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NASA’s Black Hole Space Telescope Unfolds in Orbit

First Posted: Jun 22, 2012 06:16 AM EDT

NASA's new black hole hunting space telescope NuStar, unfolded a 33 foot mast in orbit on the Thursday.   This was the last procedure to be completed before it could kick start its mission in the Milky Way and other galaxies.

Designed to locate most elusive and most energetic black holes in order to better understand the structure of the universe, NuStar mast will allow the telescope to capture images of high energy X rays for the first time. The telescope mirrors are separated from the detectors with the help of the mast providing the apt distance that required focusing on X rays. What makes NuStar unique is the mast, this is the first deployable mast ever used on a space telescope.

"It's a real pleasure to know that the mast, an accomplished feat of engineering, is now in its final position," said Yunjin Kim, the NuSTAR project manager at NASA's Jet Propulsion Laboratory, Pasadena, Calif.

The NuStar had to be designed with such a lengthy mast due to the fact that X-rays behave differently than the visible light we see with our eyes. Sunlight easily reflects off surfaces, giving us the ability to see the world around us in color. X-rays, on the other hand, are not readily reflected: they either travel right through surfaces, as is the case with skin during medical X-rays, or they tend to be absorbed, by substances like your bone, for example. To focus X-rays onto the detectors at the back of a telescope, the light must hit mirrors at nearly parallel angles; if they were to hit head-on, they would be absorbed instead of reflected. On NuSTAR, this is accomplished with two barrels of nested mirrors, each containing 133 shells, which reflect the X-rays to the back of the telescope. Because the reflecting angle is so shallow, the distance between the mirrors and the detectors is long. This is called the focal length, and it is maintained by NuSTAR's mast.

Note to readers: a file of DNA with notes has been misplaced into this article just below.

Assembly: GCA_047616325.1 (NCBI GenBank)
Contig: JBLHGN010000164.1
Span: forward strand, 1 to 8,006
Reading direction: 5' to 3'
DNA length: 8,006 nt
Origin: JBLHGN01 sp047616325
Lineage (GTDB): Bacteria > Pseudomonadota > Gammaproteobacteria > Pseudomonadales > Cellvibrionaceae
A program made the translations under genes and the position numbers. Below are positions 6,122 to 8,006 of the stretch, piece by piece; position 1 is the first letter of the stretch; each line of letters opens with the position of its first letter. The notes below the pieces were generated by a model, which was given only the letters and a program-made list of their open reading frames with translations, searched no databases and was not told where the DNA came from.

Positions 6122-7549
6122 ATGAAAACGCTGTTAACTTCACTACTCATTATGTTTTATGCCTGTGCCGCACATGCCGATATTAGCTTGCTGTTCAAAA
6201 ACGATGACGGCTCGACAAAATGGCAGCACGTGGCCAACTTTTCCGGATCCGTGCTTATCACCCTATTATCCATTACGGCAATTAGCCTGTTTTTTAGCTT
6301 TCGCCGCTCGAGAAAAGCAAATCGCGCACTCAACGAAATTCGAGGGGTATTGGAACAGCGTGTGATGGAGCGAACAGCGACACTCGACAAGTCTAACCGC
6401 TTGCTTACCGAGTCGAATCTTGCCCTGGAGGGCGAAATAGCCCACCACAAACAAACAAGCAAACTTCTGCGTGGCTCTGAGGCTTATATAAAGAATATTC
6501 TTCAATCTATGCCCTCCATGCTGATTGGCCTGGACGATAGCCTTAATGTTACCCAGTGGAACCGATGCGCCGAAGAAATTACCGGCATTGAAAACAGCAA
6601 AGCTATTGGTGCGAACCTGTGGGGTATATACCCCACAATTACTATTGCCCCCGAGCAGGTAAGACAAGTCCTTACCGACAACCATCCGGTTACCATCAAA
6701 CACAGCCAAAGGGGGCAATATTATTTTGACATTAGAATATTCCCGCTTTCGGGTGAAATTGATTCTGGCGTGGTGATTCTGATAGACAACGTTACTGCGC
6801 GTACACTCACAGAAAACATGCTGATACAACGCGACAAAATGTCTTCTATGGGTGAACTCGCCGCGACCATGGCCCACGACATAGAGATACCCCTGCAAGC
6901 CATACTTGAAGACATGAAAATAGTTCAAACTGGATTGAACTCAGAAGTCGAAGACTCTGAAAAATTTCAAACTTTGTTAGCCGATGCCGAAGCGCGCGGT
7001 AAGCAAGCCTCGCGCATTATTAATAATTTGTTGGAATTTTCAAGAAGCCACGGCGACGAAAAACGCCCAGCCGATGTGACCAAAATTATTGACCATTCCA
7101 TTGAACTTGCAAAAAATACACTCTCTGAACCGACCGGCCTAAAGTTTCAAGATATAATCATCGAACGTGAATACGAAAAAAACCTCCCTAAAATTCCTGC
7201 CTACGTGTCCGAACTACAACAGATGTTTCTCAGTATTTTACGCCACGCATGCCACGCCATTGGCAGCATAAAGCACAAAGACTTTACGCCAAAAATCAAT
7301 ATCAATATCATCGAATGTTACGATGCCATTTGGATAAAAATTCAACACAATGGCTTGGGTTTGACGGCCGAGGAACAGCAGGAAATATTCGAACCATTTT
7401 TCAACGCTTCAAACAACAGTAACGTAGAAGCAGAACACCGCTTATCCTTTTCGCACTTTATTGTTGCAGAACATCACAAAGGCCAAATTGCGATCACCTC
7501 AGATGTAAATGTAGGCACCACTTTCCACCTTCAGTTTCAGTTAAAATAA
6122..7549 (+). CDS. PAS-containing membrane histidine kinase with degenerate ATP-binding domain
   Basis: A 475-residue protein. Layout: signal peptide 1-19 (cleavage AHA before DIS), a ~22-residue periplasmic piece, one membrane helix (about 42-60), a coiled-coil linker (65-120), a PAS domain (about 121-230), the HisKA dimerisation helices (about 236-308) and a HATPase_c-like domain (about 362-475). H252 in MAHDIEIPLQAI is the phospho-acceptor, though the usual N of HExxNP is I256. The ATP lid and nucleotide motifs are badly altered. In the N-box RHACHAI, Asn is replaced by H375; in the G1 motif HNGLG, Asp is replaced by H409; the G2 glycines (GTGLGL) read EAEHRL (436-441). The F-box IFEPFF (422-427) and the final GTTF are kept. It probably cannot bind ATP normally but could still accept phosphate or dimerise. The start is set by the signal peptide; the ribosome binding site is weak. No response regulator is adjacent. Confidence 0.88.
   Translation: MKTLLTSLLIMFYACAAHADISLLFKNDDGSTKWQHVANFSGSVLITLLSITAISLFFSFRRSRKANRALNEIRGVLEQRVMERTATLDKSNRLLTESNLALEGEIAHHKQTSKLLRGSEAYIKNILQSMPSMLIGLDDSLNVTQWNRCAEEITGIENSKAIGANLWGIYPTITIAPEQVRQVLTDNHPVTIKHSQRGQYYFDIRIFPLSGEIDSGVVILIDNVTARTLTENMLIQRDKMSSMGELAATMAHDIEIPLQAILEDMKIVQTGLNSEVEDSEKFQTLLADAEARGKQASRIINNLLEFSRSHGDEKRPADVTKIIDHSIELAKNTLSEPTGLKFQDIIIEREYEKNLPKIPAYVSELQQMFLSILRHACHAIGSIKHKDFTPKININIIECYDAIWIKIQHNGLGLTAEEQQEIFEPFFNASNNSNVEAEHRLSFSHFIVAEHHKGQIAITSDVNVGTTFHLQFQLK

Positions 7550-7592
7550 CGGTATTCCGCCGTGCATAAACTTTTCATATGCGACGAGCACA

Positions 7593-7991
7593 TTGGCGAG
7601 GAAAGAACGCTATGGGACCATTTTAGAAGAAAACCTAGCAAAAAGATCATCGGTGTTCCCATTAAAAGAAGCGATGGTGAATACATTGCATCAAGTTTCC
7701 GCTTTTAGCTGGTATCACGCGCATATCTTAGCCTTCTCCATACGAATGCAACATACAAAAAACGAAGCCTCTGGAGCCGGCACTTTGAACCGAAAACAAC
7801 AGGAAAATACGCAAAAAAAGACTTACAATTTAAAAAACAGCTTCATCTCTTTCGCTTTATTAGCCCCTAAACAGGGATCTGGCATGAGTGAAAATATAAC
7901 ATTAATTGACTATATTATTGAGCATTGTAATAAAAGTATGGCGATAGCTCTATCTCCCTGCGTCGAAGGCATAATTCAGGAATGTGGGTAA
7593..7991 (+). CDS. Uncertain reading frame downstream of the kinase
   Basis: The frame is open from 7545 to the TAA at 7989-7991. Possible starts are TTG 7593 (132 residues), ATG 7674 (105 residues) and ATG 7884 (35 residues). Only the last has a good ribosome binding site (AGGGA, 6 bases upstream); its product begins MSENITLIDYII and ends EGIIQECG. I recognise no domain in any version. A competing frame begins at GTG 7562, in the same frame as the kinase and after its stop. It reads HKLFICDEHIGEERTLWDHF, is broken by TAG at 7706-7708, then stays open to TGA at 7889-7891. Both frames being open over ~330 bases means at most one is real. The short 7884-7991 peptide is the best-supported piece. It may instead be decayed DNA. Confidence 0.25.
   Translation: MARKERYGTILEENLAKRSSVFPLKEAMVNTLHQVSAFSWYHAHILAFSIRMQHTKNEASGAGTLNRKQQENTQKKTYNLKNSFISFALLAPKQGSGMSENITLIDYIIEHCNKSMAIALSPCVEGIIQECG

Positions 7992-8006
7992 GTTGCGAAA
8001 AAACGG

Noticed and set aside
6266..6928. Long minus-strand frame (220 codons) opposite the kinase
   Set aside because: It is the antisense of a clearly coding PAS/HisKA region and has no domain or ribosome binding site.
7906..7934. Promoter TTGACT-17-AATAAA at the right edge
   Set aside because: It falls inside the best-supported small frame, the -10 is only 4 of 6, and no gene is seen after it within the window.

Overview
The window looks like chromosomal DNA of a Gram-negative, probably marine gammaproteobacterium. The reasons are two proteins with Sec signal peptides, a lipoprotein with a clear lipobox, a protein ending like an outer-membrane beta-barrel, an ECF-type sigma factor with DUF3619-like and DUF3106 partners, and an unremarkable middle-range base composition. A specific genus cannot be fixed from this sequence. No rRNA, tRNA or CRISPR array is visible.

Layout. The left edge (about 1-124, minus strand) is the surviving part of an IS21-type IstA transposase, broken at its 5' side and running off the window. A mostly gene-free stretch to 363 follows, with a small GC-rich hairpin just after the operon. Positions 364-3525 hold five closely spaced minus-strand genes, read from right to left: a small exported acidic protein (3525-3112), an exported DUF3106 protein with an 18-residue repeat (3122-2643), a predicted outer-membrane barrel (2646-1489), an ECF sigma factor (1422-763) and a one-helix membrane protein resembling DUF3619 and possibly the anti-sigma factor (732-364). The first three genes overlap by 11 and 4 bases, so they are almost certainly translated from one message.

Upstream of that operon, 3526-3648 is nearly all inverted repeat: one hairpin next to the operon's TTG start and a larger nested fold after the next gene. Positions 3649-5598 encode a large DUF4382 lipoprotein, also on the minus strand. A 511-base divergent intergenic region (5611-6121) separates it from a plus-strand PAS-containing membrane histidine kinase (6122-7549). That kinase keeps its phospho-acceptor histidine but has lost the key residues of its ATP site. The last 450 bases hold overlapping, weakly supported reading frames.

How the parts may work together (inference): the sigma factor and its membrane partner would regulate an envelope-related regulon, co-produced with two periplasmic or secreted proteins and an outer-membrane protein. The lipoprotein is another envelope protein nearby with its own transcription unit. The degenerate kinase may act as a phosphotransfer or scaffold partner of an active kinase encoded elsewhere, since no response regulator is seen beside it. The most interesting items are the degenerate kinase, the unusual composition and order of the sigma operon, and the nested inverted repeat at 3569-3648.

It is now that the NuStar team will begin its mission, and will soon commence with taking its first light pictures which will be used to control the telescope. 

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